LAS VEGAS — Imagine a botched nuclear power plant evacuation that endangers personnel, or a 250-megawatt wind farm ground to a halt and held for ransom.
Or consider portions of the U.S. power grid flicked on and off by a custom-built digital weapon.
Such potential hacking catastrophes are under the spotlight at the annual Black Hat cybersecurity conference this week, fueled by a string of recent real-world incidents from Ukraine to U.S. nuclear power plants.
The connected world has reached a "tipping point," according to Bryan Singer, director of security services and sales at IOActive, a Seattle-based cybersecurity firm known for carrying out cheeky hacking demonstrations of critical devices.
While it’s now accepted that hacking can cause physical damage to everything from power grids to manufacturing plants, Singer said that the potential for a wide-scale disaster is still not understood.
"For every attacker I’ve seen, you get kind of a ‘D’ in my book. You didn’t really cause major impact" such as a prolonged power outage or chemical plant explosion, he said. "The skills and knowledge needed to go to that next level — they’re not unattainable."
Organizers say this year’s Black Hat conference is on track to be the largest ever, exceeding last year’s 15,000 attendees from all corners of the cybersecurity industry, government and academia. There is plenty of hacker bravado on display, but much of the latest research is grounded in real-world threats.
Robert M. Lee, CEO of Dragos Inc., shared analysis from the CrashOverride malware widely believed to have briefly knocked part of Ukraine’s power grid offline late last year.
CrashOverride, also called Industroyer by Slovakia-based ESET, is the first known hacking tool aimed squarely at electric grids. The samples reviewed by Dragos and ESET were tailor-made to exploit grid communication protocols widely used in Europe but could be tweaked to disrupt substations in North America with a bit of work.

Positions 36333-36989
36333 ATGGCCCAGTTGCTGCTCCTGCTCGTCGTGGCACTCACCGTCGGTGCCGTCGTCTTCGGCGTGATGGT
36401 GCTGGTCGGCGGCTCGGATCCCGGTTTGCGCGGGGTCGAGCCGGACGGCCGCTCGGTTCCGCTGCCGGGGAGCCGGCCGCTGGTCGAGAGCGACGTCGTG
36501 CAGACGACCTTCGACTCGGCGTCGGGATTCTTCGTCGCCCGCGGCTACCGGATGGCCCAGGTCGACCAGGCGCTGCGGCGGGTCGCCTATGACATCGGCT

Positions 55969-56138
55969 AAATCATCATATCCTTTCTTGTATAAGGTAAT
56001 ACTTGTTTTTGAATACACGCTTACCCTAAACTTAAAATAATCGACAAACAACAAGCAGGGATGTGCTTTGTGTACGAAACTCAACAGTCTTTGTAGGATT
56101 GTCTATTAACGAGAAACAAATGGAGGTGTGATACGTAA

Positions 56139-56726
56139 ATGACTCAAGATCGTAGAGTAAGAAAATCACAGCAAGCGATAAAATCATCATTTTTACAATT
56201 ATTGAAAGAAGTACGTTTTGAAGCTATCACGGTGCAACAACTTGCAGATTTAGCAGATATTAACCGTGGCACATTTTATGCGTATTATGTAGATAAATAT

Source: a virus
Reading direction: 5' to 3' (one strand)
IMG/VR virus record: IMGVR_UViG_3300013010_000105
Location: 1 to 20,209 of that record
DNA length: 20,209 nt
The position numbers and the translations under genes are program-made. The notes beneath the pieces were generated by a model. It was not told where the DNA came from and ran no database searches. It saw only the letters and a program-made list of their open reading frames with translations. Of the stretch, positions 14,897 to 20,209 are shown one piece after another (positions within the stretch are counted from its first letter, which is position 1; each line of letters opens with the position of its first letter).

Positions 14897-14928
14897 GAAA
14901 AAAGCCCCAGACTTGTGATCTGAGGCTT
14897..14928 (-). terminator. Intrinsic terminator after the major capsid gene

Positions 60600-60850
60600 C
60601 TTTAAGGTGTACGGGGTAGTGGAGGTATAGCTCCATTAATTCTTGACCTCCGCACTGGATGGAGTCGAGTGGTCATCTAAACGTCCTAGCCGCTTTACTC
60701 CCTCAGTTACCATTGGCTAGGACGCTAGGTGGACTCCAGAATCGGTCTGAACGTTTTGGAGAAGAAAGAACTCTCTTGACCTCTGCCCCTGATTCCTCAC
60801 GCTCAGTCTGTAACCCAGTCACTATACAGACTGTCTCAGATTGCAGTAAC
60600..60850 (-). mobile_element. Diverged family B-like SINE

"We’re not to a point of cascading grid failure … it’s actually much harder than people realize," he said.
Still, Lee told reporters after his talk that trends toward more connectivity in industrial environments may be making it "easier to impact infrastructure, while the adversary’s getting more aggressive."
Ruben Santamarta, principal security consultant at IOActive, demonstrated vulnerabilities in radiation monitoring devices commonly used in hospitals and nuclear power plants.
"What I found was these devices were using a proprietary radio protocol that’s not secure at all," Santamarta said in a recent interview. "By exploiting these vulnerabilities, an attacker would be able to send malicious information to the operators."
Hackers could broadcast radio signals from nearly 30 miles away, he explained, perhaps "send[ing] data in order to simulate a radiation leak that is not happening" or, more dangerously, masking a real radiation leak to harm workers.
Santamarta’s research came out weeks after a cyberattack affected the Chernobyl nuclear site’s ability to access its own usual radiation control network. (In that incident, computers at the Ukrainian agency responsible for cleaning up Chernobyl, the site of a 1986 nuclear disaster, were hit by "ransomware," forcing workers to gauge radiation levels by hand.)
"The research is not intended to harm any sector. It’s research that tries to improve the security of devices that are important for the safety of critical infrastructure," said Santamarta, noting that he had reached out to the affected vendors and relevant government response teams in the United States and Spain. (The chief information security officer of one of the radiation monitoring equipment companies affected by the findings confirmed this.)